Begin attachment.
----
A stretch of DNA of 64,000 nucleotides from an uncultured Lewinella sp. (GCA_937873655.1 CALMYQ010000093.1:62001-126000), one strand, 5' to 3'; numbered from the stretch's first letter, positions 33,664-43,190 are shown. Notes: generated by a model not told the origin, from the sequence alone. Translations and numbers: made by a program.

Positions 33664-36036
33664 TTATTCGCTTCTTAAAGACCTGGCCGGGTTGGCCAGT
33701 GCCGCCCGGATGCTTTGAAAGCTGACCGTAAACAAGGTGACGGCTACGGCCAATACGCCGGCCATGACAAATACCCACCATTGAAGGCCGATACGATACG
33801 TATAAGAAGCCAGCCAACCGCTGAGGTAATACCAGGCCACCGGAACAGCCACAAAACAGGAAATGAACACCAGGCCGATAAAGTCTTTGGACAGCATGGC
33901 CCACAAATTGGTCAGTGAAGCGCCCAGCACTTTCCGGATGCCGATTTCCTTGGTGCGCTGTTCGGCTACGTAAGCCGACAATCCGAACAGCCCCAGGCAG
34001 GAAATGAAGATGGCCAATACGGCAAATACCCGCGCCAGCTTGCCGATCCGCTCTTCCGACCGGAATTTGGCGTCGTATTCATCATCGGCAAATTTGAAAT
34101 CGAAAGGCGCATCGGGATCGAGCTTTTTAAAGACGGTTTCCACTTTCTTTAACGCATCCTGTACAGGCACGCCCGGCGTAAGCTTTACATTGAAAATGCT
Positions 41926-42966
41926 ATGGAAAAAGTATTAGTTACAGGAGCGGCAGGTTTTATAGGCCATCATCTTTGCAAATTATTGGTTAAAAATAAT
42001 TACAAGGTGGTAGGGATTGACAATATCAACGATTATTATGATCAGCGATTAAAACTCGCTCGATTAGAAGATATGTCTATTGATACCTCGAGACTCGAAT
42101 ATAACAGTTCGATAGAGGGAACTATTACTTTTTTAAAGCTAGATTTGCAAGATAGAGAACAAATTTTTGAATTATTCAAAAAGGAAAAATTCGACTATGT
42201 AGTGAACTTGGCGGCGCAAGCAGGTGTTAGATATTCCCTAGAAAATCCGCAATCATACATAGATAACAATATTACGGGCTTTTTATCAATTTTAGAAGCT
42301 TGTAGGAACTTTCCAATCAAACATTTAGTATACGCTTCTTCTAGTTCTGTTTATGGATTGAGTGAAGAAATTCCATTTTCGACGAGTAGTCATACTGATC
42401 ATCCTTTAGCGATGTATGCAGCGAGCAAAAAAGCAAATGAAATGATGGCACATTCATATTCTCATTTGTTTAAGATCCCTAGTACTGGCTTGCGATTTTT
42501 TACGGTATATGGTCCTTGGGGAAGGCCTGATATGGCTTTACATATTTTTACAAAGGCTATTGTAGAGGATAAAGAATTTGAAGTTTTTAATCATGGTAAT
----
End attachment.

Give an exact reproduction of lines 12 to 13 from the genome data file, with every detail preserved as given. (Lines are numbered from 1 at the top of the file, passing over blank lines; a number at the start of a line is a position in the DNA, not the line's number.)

42101 ATAACAGTTCGATAGAGGGAACTATTACTTTTTTAAAGCTAGATTTGCAAGATAGAGAACAAATTTTTGAATTATTCAAAAAGGAAAAATTCGACTATGT
42201 AGTGAACTTGGCGGCGCAAGCAGGTGTTAGATATTCCCTAGAAAATCCGCAATCATACATAGATAACAATATTACGGGCTTTTTATCAATTTTAGAAGCT